Curry Spice May Curb Breast Cancer's Spread
Curcumin, Found in Turmeric, Shows Promise Against Cancer in Mice
WebMD News Archive
June 9, 2005 -- The spice turmeric, which is often found in curry powder,
contains a chemical that may help stop breast cancer from spreading.
Researchers from the University of Texas M.D. Anderson Cancer Center
presented the findings in Philadelphia at the U.S. Defense Department's
"Era of Hope" Breast Cancer Research Program. Their study involved
mice, not people, so they're not advising anyone to take curcumin for
Curcumin could be of "tremendous value" if it's shown to be
effective in humans, "but we're a long way from being able to make any
recommendations yet, says researcher Bharat Aggarwal, PhD, in a news
Common in Indian Cooking
Turmeric has long been a staple of Indian cooking and traditional medicine.
It's also getting attention from researchers in Western medicine.
Curcumin, an antioxidant that gives turmeric its yellow color, is on the
National Cancer Society's list of compounds that have shown some evidence of
In January, WebMD reported results of Alzheimer's-related brain plaque in mice.
which showed that curcumin helped cut
The mice in Aggarwal's breast cancer study were split into four treatment
groups: curcumin alone, the breast cancer drug Taxol alone, curcumin and Taxol,
and no treatment.
The breast cancer cells were allowed to grow before being removed from the
mice. Treatment started after that. Five weeks later, cancer had spread to the
lungs of mice in all four groups. But the two curcumin groups fared best.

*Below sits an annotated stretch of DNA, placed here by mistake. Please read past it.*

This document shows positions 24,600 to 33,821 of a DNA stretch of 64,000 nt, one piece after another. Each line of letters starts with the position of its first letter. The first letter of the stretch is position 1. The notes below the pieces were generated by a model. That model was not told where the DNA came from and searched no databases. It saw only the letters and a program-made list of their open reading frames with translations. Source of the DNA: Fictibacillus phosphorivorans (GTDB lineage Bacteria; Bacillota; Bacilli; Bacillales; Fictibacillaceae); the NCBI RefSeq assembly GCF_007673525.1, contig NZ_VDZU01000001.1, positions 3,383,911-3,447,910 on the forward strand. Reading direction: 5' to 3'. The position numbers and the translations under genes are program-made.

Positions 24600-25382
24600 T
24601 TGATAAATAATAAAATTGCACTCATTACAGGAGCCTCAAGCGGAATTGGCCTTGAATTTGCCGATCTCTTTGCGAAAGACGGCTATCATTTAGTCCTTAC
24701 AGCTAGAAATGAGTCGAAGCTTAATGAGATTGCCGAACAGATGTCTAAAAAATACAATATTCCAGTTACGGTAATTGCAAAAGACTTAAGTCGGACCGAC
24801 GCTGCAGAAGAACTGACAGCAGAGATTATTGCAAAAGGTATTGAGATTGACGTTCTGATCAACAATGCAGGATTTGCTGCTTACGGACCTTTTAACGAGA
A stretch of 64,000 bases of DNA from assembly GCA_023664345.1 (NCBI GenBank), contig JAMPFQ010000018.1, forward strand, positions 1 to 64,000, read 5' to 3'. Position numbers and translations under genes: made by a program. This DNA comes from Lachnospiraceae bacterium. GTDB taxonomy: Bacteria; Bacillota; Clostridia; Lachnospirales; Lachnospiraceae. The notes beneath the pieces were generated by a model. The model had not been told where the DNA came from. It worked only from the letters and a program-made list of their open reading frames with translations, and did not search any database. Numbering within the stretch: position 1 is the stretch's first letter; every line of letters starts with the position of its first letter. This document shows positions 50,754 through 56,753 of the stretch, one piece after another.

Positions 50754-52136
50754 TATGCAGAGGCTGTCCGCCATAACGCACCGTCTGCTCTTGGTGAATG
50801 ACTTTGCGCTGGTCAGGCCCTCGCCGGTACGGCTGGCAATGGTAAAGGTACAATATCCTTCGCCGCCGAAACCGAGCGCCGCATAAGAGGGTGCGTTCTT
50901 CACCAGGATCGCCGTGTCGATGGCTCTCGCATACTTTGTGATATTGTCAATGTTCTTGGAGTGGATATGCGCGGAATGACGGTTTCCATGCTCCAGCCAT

Less than a quarter of the mice in the curcumin-plus-Taxol group had cancer
that spread to the lungs. So did half of the curcumin group. In comparison,
cancer spread to the lungs in three-fourths of the Taxol group and almost all
(95%) mice that got no treatment.
Those results were unexpected, so the researchers repeated the test. This
time, they let the cancers grow a little bit bigger before removing them.
After five weeks of treatment, half of the mice in the curcumin and
curcumin-plus-Taxol groups had cancer in their lungs, says a news release.
"Curcumin acts against transcription factors, which are like a master
switch," says Aggarwal. "Transcription factors regulate all the genes
needed for tumors to form. When we turn them off, we shut down some genes that
are involved in the growth and invasion of cancer cells."
Curcumin is being tested against a type of cancer called multiple myeloma
and pancreatic cancer in early phase I clinical trials at the University of
Texas M.D. Anderson Cancer Center in Houston. Other groups are conducting a
global study of curcumin's ability to prevent oral cancer, says the news